The Python Software Foundation (the "PSF") held an informal annual members' meeting on February 19, 2010 during lunch at the Hyatt Regency Atlanta hotel in Atlanta, Georgia, USA (PyCon 2010 Atlanta). Steve Holden presided over the meeting. Pat Campbell prepared these minutes.
No attendance was taken.
During the PSF members' lunch at PyCon on February 19, 2010, S. Holden greeted members, prospective members, and prospective board members and announced that the members' election would be postponed and rescheduled to take place at a later date due to the need to find an electronic voting mechanism to replace the manual voting apparatus used in past members' annual elections.
However, an informal members' meeting did take place during the lunch where members were invited by S. Holden to speak on PSF matters of concern to them.
To start, a question was posed by G. van Rossum as to who would be taking responsibility for the 2010 members' meeting election debacle. The PSF secretary responded by saying: "that would be me." S. Holden stepped in and said that he would take full responsibility for the election delay and that the members' election for 2010 will take place next month.
After being recognized by the chairman of the board, V. Lindberg asked if the prospective members and the prospective board members would introduce themselves and provide some insight into "what they see as the role of the PSF."
Four new board candidates present at the meeting introduced themselves and outlined the basis of their candidacies: Jesse Noller, Gloria Willadsen, Doug Napoleone, and Allison Randal.
There were two board candidates for the 2010 election who were not present during the informal meeting: Greg Stein and Marc-André Lemburg.
There was some discussion over the number of open slots on the board versus the number of new board candidates for 2010.
"My proposal would be to actively work to having a paid contractor do all the webmaster, sysadmin, postmaster work -- instead of relying on volunteers and also pay for webhosting so that we don't have to worry about, for example, if the hard-drive failed, who is going to donate a new one and how fast can they FedEx it.
And, maybe the switch to mercurial is also an opportunity to switch to a mercurial host. And, I think that we should just pay them rather than slowly eat-up goodwill..."
S. Holden presented members with a list of activities the board had been engaged in during 2009, since some members were concerned about what the foundation had done since the last members' meeting a year ago and where the PSF is headed in 2010:
Various discussions concerning the above can be summarized by the following text, posted on the members' list by Jeremy Hylton.
The board needs to set official, measurable goals and communicate them to the members. We had little idea what the organization had done in the last year and no one seemed prepared to tell us what had been accomplished. The board ought to decide what is important and focus on those things. We should document those goals, so everyone understand what the priorities are. Those goals should be tied to outcomes that are measurable so that we can assess whether we did a good job.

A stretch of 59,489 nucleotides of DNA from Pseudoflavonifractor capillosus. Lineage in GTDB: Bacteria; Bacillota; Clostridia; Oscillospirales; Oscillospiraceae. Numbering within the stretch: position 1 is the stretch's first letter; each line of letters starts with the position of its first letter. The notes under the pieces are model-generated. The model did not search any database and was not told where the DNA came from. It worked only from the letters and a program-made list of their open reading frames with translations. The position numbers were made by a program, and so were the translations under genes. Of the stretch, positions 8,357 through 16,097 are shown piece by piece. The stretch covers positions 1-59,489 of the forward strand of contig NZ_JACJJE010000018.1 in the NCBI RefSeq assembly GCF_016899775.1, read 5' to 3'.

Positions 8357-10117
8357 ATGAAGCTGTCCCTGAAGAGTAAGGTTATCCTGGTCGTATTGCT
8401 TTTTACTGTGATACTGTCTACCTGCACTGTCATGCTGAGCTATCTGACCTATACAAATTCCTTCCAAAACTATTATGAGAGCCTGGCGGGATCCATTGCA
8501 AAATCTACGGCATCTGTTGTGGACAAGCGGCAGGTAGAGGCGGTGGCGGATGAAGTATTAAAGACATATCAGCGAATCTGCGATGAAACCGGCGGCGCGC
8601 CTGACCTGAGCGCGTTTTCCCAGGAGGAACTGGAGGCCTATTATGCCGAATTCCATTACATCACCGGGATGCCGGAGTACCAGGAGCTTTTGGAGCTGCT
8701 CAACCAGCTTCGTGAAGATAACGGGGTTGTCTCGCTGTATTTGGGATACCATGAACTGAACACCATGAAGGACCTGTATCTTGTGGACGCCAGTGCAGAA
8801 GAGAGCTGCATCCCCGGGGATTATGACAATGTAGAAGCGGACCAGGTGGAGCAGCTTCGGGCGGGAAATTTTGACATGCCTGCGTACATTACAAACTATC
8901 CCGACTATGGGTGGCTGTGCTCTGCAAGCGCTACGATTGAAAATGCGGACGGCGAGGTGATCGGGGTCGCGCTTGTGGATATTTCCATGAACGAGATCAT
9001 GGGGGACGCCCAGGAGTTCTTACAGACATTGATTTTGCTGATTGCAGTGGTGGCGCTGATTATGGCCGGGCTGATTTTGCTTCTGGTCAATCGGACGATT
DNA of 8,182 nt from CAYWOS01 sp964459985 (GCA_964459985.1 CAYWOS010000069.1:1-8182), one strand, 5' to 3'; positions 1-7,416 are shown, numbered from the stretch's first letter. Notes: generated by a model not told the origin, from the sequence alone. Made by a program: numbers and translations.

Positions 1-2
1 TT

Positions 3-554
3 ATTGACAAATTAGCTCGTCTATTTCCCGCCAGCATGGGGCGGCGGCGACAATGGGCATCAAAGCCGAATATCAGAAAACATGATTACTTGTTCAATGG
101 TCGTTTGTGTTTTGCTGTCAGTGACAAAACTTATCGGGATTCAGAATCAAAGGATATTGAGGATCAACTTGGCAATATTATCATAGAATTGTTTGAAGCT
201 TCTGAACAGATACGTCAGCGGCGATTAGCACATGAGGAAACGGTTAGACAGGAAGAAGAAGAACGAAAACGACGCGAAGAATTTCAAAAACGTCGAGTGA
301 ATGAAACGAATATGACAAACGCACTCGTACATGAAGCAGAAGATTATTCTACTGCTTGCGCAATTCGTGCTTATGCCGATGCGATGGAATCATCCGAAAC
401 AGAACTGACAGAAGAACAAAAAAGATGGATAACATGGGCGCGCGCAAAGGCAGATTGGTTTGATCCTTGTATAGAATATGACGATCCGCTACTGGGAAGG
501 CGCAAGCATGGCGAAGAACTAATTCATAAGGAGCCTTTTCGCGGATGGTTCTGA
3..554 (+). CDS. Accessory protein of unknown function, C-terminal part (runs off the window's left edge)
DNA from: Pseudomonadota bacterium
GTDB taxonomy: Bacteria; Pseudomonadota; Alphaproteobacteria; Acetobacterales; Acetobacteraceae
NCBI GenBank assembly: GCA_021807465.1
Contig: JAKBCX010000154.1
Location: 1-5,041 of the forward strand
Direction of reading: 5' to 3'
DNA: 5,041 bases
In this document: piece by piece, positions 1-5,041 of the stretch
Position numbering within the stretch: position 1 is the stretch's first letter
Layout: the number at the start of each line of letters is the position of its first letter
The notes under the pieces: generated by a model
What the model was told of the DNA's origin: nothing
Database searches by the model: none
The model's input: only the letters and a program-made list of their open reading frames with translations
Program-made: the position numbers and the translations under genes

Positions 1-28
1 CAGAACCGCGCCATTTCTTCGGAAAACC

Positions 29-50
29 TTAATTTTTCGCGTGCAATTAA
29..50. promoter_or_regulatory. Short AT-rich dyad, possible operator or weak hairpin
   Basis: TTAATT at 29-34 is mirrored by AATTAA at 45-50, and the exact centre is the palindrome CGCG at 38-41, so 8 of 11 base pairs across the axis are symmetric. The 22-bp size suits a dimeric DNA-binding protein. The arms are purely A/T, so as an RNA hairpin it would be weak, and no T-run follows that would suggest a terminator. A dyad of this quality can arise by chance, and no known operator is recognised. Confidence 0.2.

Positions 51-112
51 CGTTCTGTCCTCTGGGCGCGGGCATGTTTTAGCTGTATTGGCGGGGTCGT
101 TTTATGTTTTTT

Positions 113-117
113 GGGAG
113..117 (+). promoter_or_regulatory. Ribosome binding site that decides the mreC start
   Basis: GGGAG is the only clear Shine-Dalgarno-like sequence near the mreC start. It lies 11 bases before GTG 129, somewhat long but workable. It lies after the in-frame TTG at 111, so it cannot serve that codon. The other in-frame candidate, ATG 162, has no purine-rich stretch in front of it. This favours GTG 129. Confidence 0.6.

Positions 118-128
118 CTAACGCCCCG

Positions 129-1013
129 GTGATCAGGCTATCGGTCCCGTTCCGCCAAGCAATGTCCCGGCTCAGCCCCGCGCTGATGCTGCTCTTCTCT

The board should provide some regular progress reports on those goals. It's been hard to follow what the PSF does. We learned, via the treasurer's report distributed at the meeting, that we spent a lot of money helping people travel to conferences. It made me happy to learn that. It's the sort of report that might help with fund raising, because it gives a prospective donor some idea of what their donation would do. Regular progress reports make it easier for people to get involved in activities and provides a clear warning sign when something is going wrong. We need some accountability.
One goal that had broad support from the members was making Python development easier. Guido had some specific suggestions about infrastructure that generated a few long threads with Martin following the conference. If there is infrastructure work that will go faster with paid support, I'd encourage us to pay for support. Sprints were discussed as another way to promote Python development. We should host more sprints and provide financial support to get key developers to attend them.
There was a surprising discussion about whether the board had to avoid commercial interests in some way. I observed that the foundation was created by Greg and folks from Zope Corp. I don't think anyone expressed a concern about working with the businesses that use Python.
The board shouldn't feel the need to come to the full membership to ratify its decisions on a regular basis. We all felt comfortable with the officers and the board making executive decisions. I think some board members worried that before they took any action, they had to at least take a straw poll on the membership list. That's not necessary. Moreover, if the PSF has official goals, measurable outcomes, and regular progress reports, the members will be able to make some noise if they ever have a concern. A similar point was that the board should appoint some officers who will get things done. We don't need to elect people to the board in order for them to do something for the PSF. The board serves an executive function and the work should be done by the officers and committees.
The PSF treasurer provided a financial report to members.